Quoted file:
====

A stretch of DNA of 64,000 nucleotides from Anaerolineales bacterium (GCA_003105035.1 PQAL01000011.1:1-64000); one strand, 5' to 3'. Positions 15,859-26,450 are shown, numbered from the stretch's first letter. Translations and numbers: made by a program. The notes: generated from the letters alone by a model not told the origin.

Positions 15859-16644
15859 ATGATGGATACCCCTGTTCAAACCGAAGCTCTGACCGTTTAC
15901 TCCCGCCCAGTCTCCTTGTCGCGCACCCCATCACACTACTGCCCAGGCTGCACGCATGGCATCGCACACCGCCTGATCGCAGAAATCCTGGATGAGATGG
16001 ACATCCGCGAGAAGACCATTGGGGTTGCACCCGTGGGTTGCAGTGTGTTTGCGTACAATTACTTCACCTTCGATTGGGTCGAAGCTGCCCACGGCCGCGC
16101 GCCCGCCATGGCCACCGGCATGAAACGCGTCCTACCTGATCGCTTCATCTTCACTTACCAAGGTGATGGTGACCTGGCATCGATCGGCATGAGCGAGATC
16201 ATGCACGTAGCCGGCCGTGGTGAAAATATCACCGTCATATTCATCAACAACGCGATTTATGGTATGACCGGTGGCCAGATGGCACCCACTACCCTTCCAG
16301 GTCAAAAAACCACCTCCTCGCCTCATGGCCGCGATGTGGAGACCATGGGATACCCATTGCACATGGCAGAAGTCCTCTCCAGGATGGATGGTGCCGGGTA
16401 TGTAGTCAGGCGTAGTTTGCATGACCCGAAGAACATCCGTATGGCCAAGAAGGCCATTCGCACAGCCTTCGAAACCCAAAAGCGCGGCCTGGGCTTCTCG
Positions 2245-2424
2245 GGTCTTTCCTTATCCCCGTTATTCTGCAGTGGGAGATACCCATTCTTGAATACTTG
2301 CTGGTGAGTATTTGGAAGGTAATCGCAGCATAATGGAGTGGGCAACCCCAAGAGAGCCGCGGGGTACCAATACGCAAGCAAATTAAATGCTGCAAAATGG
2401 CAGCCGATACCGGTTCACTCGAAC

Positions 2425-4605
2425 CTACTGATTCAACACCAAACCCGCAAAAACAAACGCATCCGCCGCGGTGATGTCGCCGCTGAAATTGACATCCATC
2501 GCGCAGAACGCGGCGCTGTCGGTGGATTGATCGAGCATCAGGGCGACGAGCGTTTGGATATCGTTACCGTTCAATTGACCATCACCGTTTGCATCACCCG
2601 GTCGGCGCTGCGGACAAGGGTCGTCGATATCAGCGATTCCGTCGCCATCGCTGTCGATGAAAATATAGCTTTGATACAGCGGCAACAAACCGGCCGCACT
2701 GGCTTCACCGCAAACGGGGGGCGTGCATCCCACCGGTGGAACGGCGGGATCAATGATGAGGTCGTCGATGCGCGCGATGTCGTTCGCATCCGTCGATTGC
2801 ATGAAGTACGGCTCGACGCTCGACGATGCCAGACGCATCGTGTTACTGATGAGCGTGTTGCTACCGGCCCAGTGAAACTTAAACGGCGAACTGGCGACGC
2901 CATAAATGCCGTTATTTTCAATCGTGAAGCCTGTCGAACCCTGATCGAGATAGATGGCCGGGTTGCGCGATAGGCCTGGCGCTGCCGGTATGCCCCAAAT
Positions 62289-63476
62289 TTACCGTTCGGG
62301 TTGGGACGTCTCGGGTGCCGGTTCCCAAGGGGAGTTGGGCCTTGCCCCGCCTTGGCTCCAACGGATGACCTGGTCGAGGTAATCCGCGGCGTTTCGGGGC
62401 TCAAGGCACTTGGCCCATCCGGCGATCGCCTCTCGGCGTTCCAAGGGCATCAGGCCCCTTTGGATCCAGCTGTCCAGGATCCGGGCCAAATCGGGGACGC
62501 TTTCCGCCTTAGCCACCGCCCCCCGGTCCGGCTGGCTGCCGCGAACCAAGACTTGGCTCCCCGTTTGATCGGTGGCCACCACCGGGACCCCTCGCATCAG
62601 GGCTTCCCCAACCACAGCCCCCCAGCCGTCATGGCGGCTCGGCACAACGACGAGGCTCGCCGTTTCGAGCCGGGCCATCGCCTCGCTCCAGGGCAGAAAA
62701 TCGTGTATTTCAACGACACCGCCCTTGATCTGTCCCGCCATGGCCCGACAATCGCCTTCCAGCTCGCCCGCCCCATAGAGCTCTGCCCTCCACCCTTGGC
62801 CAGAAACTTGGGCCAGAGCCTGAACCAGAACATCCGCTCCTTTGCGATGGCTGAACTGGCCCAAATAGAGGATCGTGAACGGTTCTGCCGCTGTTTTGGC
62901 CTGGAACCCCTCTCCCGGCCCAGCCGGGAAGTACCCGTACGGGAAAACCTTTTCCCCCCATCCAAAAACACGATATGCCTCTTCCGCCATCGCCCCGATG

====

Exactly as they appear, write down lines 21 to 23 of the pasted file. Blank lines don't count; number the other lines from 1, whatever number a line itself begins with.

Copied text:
Positions 62289-63476
62289 TTACCGTTCGGG
62301 TTGGGACGTCTCGGGTGCCGGTTCCCAAGGGGAGTTGGGCCTTGCCCCGCCTTGGCTCCAACGGATGACCTGGTCGAGGTAATCCGCGGCGTTTCGGGGC